A detailed estimate of the cost of conveying a letter from London to Edinburgh, founded upon the average weight of the Edinburgh mail, gave a still lower proportion, since it reduced the apparent cost of transit, on the average, to the thirty-sixth part of one penny. Hill inferred that, if the charge for postage were to be made proportionate to the whole expense incurred in the receipt, transit and delivery of the letter, and in the collection of its postage, it must be made uniformly the same from every post-town to every other post-town in the United Kingdom, unless it could be shown how we are to collect so small a sum as the thirty-sixth part of a penny. And, inasmuch as it would take a ninefold weight to make the expense of transit amount to one farthing, he further inferred that, taxation apart, the charge ought to be precisely the same for every packet of moderate weight, without reference to the number of its enclosures.

At this period the rate of postage actually imposed (beyond the limits of the London district office) varied from 4d. to 1s. 8d. for a single letter, which was interpreted to mean a single piece of paper not exceeding an ounce in weight; a second piece of paper or any other enclosure, however small, constituted the packet a double letter. A single sheet of paper, if it at all exceeded an ounce in weight, was charged with fourfold postage. The average charge on inland general post letters was nearly gd. for each. It was proposed that the charge for primary distribution-that is to say, the postage on all letters received in a post-town, and delivered in the same or in any other post-town in the British Isles- should be at the uniform rate of one penny for each half-ounce-all letters and other papers, whether single or multiple, forming one packet, and not Weighing more than half an ounce, being charged one penny, and heavier packets, to any convenient limit, being charged an additional penny for each additional half-ounce. It was further proposed that stamped covers should be sold to the public at such a price as to include the postage, which would thus be collected in advance? By the public generally, and pre-eminently by the trading public, the plan was received with favour. By the functionaries of the post office it was denounced as ruinous and visionary. In 1838 petitions poured the House of Commons. A select committee was appointed, which reported as follows:—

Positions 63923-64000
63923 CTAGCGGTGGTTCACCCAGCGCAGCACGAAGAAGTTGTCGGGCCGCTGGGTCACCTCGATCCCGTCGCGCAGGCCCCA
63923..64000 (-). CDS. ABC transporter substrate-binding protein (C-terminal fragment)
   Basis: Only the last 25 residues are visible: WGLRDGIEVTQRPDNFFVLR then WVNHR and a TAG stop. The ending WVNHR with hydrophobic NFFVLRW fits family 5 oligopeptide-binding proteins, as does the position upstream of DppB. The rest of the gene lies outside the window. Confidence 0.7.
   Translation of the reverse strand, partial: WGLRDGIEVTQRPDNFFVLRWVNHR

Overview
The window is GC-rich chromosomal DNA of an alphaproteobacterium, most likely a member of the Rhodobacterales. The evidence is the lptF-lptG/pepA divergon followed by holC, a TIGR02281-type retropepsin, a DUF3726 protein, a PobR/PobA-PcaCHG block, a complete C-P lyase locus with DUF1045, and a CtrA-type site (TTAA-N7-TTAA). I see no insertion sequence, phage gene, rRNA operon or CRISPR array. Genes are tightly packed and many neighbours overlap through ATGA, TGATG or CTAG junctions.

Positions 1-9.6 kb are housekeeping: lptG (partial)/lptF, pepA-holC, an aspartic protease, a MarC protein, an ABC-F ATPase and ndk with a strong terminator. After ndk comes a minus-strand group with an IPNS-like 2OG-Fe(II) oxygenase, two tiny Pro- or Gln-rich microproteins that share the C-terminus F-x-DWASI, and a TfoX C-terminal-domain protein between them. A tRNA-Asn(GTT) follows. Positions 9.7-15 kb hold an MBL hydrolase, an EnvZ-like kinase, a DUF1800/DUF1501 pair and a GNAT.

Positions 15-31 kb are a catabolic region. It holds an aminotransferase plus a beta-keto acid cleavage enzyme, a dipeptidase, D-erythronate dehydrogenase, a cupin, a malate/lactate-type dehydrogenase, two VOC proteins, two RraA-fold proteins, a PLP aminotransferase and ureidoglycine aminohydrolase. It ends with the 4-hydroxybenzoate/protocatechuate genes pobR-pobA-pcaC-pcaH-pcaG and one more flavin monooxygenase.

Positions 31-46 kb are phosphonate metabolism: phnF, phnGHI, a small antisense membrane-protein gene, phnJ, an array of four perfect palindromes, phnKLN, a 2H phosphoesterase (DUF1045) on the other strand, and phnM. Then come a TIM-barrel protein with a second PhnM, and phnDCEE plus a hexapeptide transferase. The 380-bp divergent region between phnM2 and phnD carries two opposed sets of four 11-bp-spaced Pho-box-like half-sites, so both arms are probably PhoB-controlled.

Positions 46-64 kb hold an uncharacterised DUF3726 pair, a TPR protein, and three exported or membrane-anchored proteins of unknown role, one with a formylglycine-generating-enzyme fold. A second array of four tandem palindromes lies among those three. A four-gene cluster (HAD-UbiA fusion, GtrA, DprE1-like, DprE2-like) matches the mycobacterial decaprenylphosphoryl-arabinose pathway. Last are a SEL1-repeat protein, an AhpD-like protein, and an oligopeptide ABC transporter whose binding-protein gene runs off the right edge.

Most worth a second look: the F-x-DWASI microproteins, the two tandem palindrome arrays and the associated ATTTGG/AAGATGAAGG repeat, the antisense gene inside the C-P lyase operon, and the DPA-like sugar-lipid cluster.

The principal points which appear to your committee to have been established in evidence are the following: (1) the exceedingly slow advance and occasionally retrograde movement of the post office revenue during the . . . last twenty years; (2) the fact of the charge of postage exceeding the cost in a manifold proportion; (3) the fact of postage being evaded most extensively by all classes of society, and of correspondence being suppressed, more especially among the middle and working classes of the people, and this in consequence, as all the witnesses, including many of the post office authorities, think, of the excessively high scale of taxation; (4) the fact of very injurious effects resulting from this state of things to the commerce and industry of the country, and to the social habits and moral condition of the people; (5) the fact, as far as conclusions can be drawn from very imperfect data, that whenever on former occasions large reductions in the rates have been made, these reductions have been followed in short periods of time by an extension of correspondence proportionate to the contraction of the rates; (6) and, as matters of inference from fact and of opinion-(i.) that the only remedies for the evils above stated are a reduction of the rates, and the establish» ment of additional deliveries, and more frequent dispatches of letters; (ii.) that owing to the rapid extension of railroads there is an urgent and daily increasing necessity for making such changes; (iii.) that any moderate reduction in the rates would

3 Post Opice Reform, 27 seq.